Men have far less breast tissue than women and consequently have a lower incidence of breast-related ailments. However, men can experience swelling, pain and cancer in their breasts. More common than breast cancer in men is swelling in one or both breasts.
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Gynecomastia is a condition in males in which the breasts grow abnormally large, taking on a swollen appearance. In fact, the increase in size is related to the growth of breast tissue, rather than fat tissue, according to MedlinePlus, a medical information resource established by the U.S. National Library of Medicine. This condition can affect one or both breasts, and a small lump might be present beneath the nipple. Hormone fluctuations during puberty are often the cause of enlargement of the breasts. Gynecomastia is quite common, as MedlinePlus reports that more than 50 percent of boys develop this condition while in puberty. Gynecomastia might also occur because of the following factors: chemotherapy for cancer treatment and radiotherapy for testicular cancer; exposure to anabolic steroid hormones or estrogen hormones; deficiency in testosterone, the male hormone; kidney failure; use of marijuana; as a side effect of certain medications; and chronic liver disease.
According to Harvard Health Publications, a breast infection is another way that swollen breasts can occur. Infections often cause swelling because of the infiltration of immune cells to combat the infection. In addition to the recruitment of cells, excess fluid can also build up near the infection site. The infected male might also have a fever and the breast might feel tender.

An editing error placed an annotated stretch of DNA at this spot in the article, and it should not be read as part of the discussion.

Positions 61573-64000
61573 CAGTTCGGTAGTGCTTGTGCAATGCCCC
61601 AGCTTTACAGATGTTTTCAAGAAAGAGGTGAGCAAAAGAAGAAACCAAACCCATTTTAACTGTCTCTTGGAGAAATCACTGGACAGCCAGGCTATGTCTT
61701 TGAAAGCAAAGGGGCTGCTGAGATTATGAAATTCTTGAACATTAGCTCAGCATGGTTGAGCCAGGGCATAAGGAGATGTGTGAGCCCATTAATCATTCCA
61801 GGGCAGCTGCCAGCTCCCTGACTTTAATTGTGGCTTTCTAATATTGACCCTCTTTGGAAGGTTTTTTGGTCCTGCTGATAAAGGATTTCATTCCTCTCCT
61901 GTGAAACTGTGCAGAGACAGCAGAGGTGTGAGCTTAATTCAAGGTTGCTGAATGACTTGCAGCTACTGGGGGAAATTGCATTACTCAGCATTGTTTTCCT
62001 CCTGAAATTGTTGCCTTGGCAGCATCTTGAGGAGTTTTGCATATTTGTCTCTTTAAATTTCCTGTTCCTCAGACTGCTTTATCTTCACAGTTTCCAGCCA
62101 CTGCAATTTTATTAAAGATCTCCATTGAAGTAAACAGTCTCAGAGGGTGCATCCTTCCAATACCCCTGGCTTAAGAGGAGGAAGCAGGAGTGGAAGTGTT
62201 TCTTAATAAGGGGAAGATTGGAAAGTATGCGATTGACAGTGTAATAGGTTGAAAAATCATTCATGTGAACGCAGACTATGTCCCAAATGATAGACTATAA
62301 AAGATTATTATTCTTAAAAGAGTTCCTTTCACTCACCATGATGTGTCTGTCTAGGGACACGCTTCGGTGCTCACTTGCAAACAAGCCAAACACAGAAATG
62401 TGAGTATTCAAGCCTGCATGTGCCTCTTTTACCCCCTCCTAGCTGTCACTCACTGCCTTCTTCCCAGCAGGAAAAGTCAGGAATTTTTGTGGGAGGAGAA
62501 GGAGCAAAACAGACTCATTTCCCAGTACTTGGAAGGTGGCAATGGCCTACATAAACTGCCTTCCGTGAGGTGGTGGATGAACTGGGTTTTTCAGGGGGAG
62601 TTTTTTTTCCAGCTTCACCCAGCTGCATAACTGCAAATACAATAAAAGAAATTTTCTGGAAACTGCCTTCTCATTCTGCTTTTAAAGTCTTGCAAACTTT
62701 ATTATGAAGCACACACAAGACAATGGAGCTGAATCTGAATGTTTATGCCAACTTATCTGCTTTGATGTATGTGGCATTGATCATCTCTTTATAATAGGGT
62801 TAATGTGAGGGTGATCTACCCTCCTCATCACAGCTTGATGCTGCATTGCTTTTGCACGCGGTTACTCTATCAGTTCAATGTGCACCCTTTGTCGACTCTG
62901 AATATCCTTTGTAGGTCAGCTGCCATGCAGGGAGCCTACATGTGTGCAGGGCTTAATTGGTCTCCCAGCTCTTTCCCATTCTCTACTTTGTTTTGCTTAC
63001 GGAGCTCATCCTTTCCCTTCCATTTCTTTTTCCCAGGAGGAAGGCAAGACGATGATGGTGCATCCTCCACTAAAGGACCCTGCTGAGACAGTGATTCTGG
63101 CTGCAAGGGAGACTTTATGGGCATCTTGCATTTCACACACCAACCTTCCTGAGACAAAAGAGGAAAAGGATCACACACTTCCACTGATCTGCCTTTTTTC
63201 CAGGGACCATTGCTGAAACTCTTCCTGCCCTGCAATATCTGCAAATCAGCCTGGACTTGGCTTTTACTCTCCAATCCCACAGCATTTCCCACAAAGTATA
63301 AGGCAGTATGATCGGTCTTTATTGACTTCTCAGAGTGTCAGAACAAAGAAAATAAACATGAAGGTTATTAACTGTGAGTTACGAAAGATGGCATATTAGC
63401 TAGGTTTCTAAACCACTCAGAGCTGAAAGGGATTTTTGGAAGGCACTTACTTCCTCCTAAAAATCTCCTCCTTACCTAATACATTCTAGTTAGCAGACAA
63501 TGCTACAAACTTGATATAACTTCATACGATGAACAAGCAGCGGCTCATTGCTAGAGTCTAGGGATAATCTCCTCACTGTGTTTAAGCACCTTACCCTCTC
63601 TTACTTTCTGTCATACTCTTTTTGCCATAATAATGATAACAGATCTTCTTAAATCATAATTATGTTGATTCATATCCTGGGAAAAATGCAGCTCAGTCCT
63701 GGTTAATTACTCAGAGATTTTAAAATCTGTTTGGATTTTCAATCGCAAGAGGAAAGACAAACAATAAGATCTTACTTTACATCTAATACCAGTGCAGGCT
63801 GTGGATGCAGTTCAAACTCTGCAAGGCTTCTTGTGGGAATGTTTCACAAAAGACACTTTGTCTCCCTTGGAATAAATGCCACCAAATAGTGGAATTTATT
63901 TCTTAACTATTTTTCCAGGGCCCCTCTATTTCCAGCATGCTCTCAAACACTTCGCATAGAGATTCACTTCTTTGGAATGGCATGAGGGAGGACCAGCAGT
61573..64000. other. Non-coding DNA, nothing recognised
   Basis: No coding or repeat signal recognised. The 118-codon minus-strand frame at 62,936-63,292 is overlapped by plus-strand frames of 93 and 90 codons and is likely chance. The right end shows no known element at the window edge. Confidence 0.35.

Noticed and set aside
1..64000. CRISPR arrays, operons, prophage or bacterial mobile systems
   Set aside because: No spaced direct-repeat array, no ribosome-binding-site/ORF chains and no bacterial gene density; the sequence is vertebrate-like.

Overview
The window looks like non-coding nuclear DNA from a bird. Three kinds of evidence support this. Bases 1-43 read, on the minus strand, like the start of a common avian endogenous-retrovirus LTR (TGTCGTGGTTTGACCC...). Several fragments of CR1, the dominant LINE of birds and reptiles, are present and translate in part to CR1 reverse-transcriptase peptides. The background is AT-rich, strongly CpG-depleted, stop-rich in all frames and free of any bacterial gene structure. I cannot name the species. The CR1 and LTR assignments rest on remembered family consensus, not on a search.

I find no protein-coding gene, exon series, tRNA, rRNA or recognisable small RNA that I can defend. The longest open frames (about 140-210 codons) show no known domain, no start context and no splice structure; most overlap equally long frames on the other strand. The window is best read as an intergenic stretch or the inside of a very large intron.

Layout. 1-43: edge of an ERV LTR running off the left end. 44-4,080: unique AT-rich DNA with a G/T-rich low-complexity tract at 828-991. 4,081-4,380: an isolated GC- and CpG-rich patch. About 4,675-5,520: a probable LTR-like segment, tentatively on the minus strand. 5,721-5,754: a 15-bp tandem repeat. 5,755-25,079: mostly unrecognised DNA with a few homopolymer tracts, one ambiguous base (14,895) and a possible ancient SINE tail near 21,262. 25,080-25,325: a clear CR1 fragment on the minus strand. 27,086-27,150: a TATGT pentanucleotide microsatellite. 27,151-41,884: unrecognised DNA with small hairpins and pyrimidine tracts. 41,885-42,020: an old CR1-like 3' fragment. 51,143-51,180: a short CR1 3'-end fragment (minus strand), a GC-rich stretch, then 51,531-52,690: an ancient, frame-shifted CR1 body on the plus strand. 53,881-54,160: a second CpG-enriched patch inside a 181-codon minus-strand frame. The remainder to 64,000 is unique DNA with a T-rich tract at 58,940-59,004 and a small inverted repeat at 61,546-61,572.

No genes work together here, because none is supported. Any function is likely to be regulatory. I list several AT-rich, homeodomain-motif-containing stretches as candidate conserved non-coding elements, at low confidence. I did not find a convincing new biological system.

The American Academy of Family Physicians publishes health information on a website called FamilyDoctor.org. In an article on breast problems in men, it notes that one cause of swelling in the breast can be a cyst. A cyst is an enclosed pocket of tissue that is often filled with fluid, but may be filled with other material as well. A large cyst can make the breast swollen and tender. The lump usually feels like a soft grape.
Inflammatory Breast Cancer
Male breast cancer cases account for less than 1 percent of all breast cancer cases, according to the National Cancer Institute. One type of breast cancer that can affect men is inflammatory breast cancer. This signs and symptoms of inflammatory breast cancer include a red, swollen and abnormally warm breast. Cancerous cells that block the lymph vessels in the skin of the breast cause the symptoms.